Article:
At Book Expo America earlier this month, there was a consensus that at least for the next few years, most people are going to own both e-books and print books. So, while publishing is going to make less money on e-books, that cut is going to be offset by overall sales. Additionally, readers are indicating that they still like going to bookstores and buying books but also appreciate the convenience of being able to load legions of books onto an e-reader for trips and vacations. People will choose the format based on what they want from the book.

I don’t have an e-reader at this point. But I do have lots of bookcases, many of which are filled with dog-eared copies of books from my childhood and books I’ve come to love as an adult. I have a meaningful relationship with these books. In some cases, the cover art is beautiful. In other cases, I have re-read the book so many times it’s like an old friend. I can’t imagine getting rid of these books. I also have a shelf of books for work that I’d love to transfer to an e-reader. They’d be portable, searchable and they wouldn’t take up valuable real estate in my New York apartment.

Do you have an e-reader? And what do you use it for? Answer in the comments below and you could win a copy of Iron Queen by Julie Kagawa.

Which Team Are You On?

Which Team Are You On?

Shirts or skins? Republicans or Democrats? Sharks or Jets? There are so many teams to choose from! But the question dogging the YA world is Xander or Ky? Normally I have my mind made up early. Edward (not Jacob), Gryffendor (duh!)… etc. But I’m having a lot of trouble picking between Xander and Ky. Here’s how I see it:

Xander seems really stable, and secure and even a little boring. He is the complete opposite of that jerk who kissed your friend. But he’s not bland. He’s got depth and a little mystery.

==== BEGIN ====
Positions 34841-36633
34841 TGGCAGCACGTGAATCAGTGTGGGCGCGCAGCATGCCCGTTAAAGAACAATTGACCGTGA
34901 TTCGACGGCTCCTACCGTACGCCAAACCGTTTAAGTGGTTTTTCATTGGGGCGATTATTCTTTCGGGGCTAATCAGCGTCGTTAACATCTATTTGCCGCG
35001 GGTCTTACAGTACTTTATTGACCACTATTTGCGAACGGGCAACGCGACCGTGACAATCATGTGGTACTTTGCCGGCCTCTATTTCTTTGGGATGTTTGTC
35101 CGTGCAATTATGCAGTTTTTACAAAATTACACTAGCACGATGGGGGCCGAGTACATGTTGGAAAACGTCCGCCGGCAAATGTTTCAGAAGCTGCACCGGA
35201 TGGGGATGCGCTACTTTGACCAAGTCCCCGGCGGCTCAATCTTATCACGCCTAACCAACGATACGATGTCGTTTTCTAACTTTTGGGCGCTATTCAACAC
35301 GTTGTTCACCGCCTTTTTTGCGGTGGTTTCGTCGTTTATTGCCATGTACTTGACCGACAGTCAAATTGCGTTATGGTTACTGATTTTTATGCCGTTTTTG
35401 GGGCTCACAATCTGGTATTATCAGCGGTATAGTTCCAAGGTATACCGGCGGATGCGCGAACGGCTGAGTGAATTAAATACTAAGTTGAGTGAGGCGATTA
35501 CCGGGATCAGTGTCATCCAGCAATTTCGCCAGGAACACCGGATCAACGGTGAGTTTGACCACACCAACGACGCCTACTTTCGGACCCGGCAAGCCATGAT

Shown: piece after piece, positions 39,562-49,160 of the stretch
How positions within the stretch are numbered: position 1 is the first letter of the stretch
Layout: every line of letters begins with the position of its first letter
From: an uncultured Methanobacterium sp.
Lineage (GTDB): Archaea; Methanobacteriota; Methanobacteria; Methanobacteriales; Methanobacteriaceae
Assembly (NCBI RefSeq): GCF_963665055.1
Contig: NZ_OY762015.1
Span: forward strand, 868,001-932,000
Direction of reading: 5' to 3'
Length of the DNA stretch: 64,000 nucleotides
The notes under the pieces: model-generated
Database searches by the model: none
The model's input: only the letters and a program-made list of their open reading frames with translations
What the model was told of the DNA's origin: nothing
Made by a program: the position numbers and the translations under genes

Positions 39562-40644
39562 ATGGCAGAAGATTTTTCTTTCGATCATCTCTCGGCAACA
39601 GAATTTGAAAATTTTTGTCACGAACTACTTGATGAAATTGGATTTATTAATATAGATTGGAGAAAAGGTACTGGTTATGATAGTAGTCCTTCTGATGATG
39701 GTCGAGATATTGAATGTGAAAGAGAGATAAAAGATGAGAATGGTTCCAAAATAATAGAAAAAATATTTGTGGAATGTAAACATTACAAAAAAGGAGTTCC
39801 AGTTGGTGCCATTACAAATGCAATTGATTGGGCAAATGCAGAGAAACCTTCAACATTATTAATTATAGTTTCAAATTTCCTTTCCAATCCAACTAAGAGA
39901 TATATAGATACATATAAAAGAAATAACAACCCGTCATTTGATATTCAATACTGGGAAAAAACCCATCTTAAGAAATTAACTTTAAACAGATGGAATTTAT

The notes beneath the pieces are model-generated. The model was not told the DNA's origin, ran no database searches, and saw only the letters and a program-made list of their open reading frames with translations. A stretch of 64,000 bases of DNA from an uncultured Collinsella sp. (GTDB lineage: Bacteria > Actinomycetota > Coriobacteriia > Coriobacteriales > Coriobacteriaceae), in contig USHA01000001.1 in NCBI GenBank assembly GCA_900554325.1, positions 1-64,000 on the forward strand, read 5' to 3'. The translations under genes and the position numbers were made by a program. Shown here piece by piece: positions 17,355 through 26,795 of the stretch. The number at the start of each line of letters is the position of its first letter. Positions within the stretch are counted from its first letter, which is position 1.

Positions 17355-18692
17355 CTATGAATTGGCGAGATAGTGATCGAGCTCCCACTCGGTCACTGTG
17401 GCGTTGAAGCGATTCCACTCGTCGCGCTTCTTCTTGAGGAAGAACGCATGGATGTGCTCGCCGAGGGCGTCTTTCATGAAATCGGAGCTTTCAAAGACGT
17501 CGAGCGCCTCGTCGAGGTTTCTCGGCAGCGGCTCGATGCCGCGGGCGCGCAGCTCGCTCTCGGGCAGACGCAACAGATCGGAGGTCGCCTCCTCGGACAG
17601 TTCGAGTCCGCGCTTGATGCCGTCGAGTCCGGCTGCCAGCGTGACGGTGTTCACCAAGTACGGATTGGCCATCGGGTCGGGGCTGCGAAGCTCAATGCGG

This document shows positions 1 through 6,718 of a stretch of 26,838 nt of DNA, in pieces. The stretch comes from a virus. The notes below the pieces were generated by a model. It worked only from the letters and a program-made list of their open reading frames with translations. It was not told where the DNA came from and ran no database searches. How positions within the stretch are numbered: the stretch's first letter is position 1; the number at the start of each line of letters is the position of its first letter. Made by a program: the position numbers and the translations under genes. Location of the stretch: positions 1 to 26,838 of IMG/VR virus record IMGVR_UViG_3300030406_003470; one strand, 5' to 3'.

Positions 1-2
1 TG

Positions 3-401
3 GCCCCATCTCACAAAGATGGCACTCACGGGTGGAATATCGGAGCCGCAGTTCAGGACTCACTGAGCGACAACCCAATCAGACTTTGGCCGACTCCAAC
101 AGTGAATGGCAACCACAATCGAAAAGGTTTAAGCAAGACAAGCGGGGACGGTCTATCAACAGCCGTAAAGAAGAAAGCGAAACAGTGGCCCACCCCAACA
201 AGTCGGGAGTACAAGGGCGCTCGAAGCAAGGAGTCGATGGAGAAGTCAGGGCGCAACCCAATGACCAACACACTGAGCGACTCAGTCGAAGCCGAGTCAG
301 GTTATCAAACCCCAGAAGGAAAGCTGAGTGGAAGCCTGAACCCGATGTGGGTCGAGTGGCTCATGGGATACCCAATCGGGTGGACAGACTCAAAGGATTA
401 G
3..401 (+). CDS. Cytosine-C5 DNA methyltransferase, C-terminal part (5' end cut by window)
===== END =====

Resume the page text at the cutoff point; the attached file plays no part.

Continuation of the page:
Ky has a tragic story that makes even the animals at the shelter say, “Dude, that sucks.” He takes risks and he’s flawed so he’s exciting and gives you something to complain to your girlfriends about.

I’m having trouble figuring out which one is the best match for Cassia. What do you think? Enter your choice and say why in the comments below and you could win a copy of Popular by Alissa Grosso.

Saying What You Like About an Author

A few years ago I started baking cookies and other treats for the bike racing team that my husband and I coach. After a few batches of cookies I started to experiment with a pinch more of this or a dash of that. I asked the team for feedback on my changes, but few of them said much beyond, “They’re good!” It occurred to me that either the team didn’t like what I was making very much or they just didn’t know what to say. Finally, one of them explained, “The thing is, in any proportion butter, sugar and chocolate taste pretty good.”

I’ve noticed that lots of people say similar things about the authors they like. I wonder if that’s because most people forgot the analysis techniques they learned in school. I also think that the kind of close reading that this analysis requires just isn’t fun for most people. There isn’t a lot of casual dialogue like this about books. There’s a lot of it in book clubs – but that’s where it stays.

Do you think this level of analysis matters? And is the personal experience you have with a book more important than being able to talk about it and learn what other people think about it? Add your answer to the comments section below and you could win a copy of Outside In by Maria Snyder.